Author guest post: Christopher A Lawrence
The Battle of Britain
The Battle of Kursk
Christopher A. Lawrence
The Dupuy Institute
The Battle of Britain (13 August – 31 October 1940) is probably the most famous air battle in history. It certainly has had more books written about it than any other air battle, probably hundreds. It has been represented multiple times in film and documentaries.
The air battles that were part of the Battle of Kursk have a lot less written about them. In fact, my new book, Aces at Kursk, it only the fifth book focused on just this battle that I am aware of. Yet, it was a bigger air battle than the Battle of Britain.
The Battle of Kursk consists of four distinctly different parts. My book covers the German attack in the south exhaustively, and also discusses the air battle fought over the German attack in the north. The air campaigns in support of the subsequent two Soviet counteroffensives have yet to be addressed in detail. Each of these were an air campaign the size of the Battle of Britain.
In the south alone, 2,387 German sorties were flown by the VIII Air Corps on 5 July 1943. This is more sorties than flown on any single day of the Battle of Britain (13 August to 31 October 1940), although with fewer planes. The two opposing Soviet air armies flew 1,778 sorties, which was more than the British Air Force ever put up during any day of the Battle of Britain and more than the Germans flew on all but one day of that battle. The bloodiest day in the Battle of Britain, “Black Thursday” (15 August) when the Germans lost 75 aircraft and the British 34, was not near as bloody as the 5th of July 1943 in the south, when almost twice as many aircraft were lost (206 airplanes). The air fight in the southern part of the Kursk bulge was of the same scale as the far more famous Battle of Britain, while, at the same time, there was a similar size operation occurring in the north!
But, these are only two of the four parts that make up The Battle of Kursk. The first two parts were the offensive in the south conducted by the German Army Group South from 4 – 24 July 1943 and the smaller offensive in the north conducted by the German Ninth Army from 5 – 12 July 1943. The second part of the battle, which is even larger, is the Soviet counteroffensive on Orel conducted by multiple Soviet Army Groups that started on 12 July and the Soviet offensive against Kharkov conducted by multiple Soviet Army Groups that started on 3 August until the 23rd August 1943. Each of these have their own supporting air war.
Aces at Kursk examines the air actions leading up to the battle in July, and then covers in depth the entire German operations in support of German Army Group South from 4 to 24 July 1943 and covers the operations in the north until 12 July 1943. These operations included many of the top German and Russian aces and some of their most famous aviators. It was the first significant air battle on the Eastern Front since the Soviet Air Force had been gutted in the initial German onslaught of June of 1941. It was the first time the Soviet Air Force had attempted to contend with the German Air Force for control of the skies.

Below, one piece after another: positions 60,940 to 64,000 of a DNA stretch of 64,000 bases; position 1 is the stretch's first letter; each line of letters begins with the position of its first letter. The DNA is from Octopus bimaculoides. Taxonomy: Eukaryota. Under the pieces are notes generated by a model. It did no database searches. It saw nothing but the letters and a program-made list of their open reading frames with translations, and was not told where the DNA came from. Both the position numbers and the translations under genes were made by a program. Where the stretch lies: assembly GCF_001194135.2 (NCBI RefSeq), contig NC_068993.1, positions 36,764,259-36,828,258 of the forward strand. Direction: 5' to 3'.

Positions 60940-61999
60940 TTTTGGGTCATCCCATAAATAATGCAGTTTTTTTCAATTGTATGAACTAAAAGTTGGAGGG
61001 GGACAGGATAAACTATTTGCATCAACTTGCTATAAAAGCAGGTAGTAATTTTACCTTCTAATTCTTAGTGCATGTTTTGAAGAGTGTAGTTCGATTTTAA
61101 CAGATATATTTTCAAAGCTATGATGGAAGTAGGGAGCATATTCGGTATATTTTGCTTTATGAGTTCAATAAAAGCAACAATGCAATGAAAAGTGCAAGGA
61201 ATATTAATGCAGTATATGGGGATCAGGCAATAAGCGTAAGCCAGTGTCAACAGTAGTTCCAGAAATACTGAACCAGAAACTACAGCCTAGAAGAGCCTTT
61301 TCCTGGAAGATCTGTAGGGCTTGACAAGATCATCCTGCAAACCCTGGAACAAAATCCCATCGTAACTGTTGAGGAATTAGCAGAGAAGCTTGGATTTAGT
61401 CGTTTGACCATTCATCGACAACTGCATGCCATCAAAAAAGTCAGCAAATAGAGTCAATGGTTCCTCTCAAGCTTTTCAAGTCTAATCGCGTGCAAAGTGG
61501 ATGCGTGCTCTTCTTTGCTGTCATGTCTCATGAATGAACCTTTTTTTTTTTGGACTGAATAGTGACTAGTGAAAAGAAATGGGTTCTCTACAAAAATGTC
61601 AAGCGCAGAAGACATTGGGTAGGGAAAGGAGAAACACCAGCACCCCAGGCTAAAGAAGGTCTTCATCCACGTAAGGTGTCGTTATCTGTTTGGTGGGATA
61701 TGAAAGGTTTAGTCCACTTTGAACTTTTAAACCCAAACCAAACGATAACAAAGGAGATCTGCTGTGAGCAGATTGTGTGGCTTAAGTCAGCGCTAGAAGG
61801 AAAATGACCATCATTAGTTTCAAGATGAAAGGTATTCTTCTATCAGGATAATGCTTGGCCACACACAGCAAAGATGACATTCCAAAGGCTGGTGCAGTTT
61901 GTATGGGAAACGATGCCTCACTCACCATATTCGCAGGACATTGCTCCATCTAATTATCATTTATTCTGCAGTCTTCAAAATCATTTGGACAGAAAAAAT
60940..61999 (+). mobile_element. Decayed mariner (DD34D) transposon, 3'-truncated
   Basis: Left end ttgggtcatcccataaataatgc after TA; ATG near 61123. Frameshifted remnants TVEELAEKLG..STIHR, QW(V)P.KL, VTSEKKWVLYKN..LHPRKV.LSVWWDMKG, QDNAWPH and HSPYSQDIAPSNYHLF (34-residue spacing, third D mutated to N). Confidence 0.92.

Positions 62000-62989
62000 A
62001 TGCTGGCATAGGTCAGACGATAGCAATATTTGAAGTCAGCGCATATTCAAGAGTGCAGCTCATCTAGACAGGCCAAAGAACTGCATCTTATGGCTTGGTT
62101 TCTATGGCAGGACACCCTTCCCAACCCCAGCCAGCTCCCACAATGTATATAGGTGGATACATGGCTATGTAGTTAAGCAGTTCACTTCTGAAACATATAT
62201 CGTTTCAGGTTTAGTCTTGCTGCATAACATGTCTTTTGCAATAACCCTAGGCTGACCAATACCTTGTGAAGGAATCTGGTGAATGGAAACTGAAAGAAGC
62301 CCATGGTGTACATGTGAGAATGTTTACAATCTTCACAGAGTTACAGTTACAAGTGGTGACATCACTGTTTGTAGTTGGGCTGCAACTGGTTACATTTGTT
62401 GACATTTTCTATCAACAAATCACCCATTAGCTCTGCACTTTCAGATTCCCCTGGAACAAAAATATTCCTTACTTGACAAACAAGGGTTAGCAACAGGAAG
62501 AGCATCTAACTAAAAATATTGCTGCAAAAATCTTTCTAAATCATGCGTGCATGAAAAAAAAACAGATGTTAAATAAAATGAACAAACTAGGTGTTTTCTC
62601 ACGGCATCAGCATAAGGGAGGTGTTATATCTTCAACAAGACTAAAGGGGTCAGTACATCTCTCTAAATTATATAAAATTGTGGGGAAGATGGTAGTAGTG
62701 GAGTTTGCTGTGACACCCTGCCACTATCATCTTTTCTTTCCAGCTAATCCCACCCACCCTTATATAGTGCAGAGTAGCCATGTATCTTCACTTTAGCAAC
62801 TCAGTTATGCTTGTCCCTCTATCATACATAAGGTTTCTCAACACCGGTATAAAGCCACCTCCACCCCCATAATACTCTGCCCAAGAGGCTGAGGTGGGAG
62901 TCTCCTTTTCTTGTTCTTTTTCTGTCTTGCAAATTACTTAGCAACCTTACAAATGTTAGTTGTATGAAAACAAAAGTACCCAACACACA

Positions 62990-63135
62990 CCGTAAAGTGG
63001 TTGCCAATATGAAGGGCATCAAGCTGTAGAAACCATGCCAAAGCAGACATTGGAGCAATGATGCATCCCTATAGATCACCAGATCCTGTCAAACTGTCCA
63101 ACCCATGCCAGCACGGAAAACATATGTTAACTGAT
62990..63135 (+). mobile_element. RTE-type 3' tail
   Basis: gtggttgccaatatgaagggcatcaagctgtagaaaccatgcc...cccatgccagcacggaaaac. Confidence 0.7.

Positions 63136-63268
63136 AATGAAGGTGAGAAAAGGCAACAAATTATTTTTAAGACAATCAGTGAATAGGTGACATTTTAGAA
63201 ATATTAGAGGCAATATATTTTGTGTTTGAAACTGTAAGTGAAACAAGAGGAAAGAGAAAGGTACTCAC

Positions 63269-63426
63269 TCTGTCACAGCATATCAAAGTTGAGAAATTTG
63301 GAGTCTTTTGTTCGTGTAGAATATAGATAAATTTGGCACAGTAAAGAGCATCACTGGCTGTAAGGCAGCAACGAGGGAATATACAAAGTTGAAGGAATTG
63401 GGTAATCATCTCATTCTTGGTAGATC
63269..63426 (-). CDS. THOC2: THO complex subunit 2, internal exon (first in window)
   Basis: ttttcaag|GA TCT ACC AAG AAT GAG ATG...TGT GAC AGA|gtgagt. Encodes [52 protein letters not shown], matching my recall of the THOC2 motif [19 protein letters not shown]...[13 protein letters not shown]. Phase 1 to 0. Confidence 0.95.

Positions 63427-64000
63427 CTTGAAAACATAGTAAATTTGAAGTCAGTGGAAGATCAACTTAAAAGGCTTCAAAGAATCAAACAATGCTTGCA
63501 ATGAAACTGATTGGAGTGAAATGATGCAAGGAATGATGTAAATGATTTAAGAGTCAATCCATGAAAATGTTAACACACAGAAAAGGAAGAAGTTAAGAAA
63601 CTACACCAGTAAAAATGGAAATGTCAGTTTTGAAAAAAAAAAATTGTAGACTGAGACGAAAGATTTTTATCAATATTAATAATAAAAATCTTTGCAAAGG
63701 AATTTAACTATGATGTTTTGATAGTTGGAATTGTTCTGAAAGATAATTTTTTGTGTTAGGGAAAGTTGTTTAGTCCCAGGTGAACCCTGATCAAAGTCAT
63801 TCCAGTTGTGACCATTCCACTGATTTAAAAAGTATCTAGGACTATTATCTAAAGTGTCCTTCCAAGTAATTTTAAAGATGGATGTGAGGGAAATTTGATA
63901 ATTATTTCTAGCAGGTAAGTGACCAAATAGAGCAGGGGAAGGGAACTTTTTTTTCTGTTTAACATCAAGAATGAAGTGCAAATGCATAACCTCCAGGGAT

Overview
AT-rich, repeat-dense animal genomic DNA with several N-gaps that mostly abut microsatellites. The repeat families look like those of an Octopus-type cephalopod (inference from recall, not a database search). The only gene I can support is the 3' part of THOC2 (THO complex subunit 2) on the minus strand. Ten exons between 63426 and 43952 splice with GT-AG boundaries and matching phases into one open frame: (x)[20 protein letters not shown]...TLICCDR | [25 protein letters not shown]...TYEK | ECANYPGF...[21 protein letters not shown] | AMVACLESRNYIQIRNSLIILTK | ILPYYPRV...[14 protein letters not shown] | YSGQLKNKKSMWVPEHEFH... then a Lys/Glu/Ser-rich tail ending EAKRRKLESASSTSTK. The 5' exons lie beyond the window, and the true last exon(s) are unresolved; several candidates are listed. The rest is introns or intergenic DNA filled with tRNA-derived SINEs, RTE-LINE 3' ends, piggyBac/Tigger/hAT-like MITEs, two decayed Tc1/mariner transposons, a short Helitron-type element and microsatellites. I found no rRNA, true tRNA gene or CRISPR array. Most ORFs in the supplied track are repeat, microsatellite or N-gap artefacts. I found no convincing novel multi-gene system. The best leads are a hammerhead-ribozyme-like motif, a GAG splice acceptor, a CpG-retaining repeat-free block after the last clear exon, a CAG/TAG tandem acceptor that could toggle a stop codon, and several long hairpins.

This was the last large air offensive the Luftwaffe staged over the battlefield area until the failed Operation Bodenplatte (Baseplate) offensive on 1 January 1945 that was launched during the Ardennes Campaign (Battle of the Bulge. In the south for 15 days from 4 July to 18 July, the Germans flew 15,857 sorties, or an average of 1,057 sorties a day. The two Soviet air armies flew 16,041 sorties into the Belgorod area or against the VIII Air Corps, or 1,069 sorties a day. That was 11,657 sorties by the Second Air Army and 4,384 sorties by the Seventeenth Air Army.
To again look at the Battle of Britain analogy, during the month of August 1940, the Germans flew only 4,779 sorties and dropped 4,636 tons of bombs. During the month of September 1940, the Germans flew 7,260 sorties and dropped 7,044 tons of bombs, and during the month of October 1940, the Germans flew 9,911 sorties and dropped 9,113 tons of bombs. Again, just looking at the operations in the south, the tonnage of bombs dropped at Kursk by the VIII Air Corps is not known. The Soviet Second Air Army reported that it dropped 1,244 tons of bombs and estimates that the Germans dropped 7,000 tons. Assuming the same proportion of delivered bombs to maximum bomb-carrying capacity, then we are looking at around 1,748.96 tons of bombs delivered by both the Second and Seventeenth Air Armies. In light of the total of 11,641 ground-attack type sorties flown by the Germans and only 4,295 ground-attack type sorties flown by the Soviets from the 4th through the 18th, the Soviet estimate of German bomb weight appears to be reasonable. Still, it would appear that the Soviet estimate of 7,000 tons of German bombs dropped may have been low and the actual figure could have been around 10,000 to 12,000 tons.
The overall daytime losses for this air campaign were 111 German planes and 660 Soviet planes (and a total of 667 Soviet planes lost). This lopsided 5.95-to-one exchange ratio is hard to explain, as the Soviets’ equipment was as good as the Germans’. It clearly shows the differences in training and experience between the two air forces. In light of the heavy losses the Soviet air force took, no one can question their bravery.
Aces at Kursk is available to order here.